Fact: History says otherwise. China devalued the yuan and was labeled a currency manipulator in 1994. American unemployment remained low and labor force participation very high for five years afterward, until the dotcom boom turned to bust. From 2005 to 2013, China slowly made the yuanmore valuable against the dollar, as American protectionists demanded. Yet U.S. unemployment rose for most of the period and labor force participation declined throughout.

China steals huge amounts of intellectual property and large portions of its market are sealed off from American goods and services due to financial subsidies and limits on competition. These are far bigger problems than the value of the yuan.”

Reply's January 7, 2016 at 7:02 pm

Ok, ok- but we have chicken and snowpeas in white sauce in China, which is a huge strategic advantage.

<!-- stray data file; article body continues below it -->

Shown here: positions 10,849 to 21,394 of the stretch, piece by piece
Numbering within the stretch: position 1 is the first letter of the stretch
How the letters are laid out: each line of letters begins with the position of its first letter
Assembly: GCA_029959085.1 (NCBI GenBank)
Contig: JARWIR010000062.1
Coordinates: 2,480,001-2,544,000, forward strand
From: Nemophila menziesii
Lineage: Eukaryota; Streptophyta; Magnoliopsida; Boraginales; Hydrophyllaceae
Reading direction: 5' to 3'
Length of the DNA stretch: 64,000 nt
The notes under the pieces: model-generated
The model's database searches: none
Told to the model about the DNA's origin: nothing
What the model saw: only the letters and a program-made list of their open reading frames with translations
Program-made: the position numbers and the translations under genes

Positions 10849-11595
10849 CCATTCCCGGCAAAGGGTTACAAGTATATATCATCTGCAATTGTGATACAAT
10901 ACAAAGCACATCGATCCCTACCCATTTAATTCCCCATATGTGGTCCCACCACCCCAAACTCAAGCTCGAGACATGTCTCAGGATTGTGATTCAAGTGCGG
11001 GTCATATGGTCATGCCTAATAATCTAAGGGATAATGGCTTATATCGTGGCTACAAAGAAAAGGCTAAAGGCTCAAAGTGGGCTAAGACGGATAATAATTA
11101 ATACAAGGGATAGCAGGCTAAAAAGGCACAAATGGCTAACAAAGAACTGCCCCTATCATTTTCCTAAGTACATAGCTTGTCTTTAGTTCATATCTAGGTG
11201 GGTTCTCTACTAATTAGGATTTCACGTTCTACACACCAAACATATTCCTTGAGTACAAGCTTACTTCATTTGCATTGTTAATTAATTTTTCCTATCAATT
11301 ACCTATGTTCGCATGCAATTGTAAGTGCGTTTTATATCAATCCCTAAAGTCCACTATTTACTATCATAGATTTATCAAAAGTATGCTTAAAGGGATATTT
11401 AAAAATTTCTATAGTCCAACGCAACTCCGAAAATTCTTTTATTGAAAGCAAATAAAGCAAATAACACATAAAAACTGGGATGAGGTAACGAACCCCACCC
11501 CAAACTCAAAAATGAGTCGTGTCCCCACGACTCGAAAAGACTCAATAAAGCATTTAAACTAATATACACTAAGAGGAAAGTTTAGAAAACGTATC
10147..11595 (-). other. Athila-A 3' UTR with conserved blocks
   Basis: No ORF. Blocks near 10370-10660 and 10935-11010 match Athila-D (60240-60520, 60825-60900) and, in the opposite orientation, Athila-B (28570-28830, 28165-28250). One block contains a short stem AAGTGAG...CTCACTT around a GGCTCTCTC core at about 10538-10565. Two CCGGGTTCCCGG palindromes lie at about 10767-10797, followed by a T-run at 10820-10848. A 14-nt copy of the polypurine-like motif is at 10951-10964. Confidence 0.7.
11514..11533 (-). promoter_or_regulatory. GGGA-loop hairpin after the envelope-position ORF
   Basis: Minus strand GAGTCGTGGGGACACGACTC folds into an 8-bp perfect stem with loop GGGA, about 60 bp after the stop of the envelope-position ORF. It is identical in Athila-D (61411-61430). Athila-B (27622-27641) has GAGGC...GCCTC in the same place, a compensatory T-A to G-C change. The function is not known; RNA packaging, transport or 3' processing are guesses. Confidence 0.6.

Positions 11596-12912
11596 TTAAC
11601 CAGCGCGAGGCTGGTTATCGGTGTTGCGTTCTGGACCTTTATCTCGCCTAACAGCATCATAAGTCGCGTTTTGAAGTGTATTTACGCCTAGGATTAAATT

Som Ting Wong can tell you about the Chinese stock market woes.

Hold On A Minute January 8, 2016 at 9:14 am

Som Ting Wong? I thought he was one of the pilots that died in that Malaysian flight that disappeared.

Walmart January 7, 2016 at 4:45 pm

We’ve got a ton of Duck Dynasty stuff on deep discount!
Come on down!

Misinformed Voter January 7, 2016 at 4:47 pm

Does this mean all that Trump stuff made in China will be cheaper now?

Vincent Lehotsky January 8, 2016 at 9:42 am

Bangladesh …
Trump’s clothing is made in that country.
This based on a Late Night with David Letterman interview with The Donald.
David was picking out Trump ties and exclaiming how none were Made in USA.
Trump nodding his head said he’d have them made here.
Don’t know if that ever occurred …

Bible Thumper January 7, 2016 at 4:52 pm

If China has been doing any currency manipulation, it has been to prop up the Yuan and not let it float down in the free market. As bad as it may hurt exports, it will cut the costs of imports and help consumers. Also, China supplies inputs to some SC industries. They will be cheaper now. It would be worse for South Carolina if China has a recession. If letting their currency decline can boost their economy, then go for it. What is good for the Chinese economy is good for SC.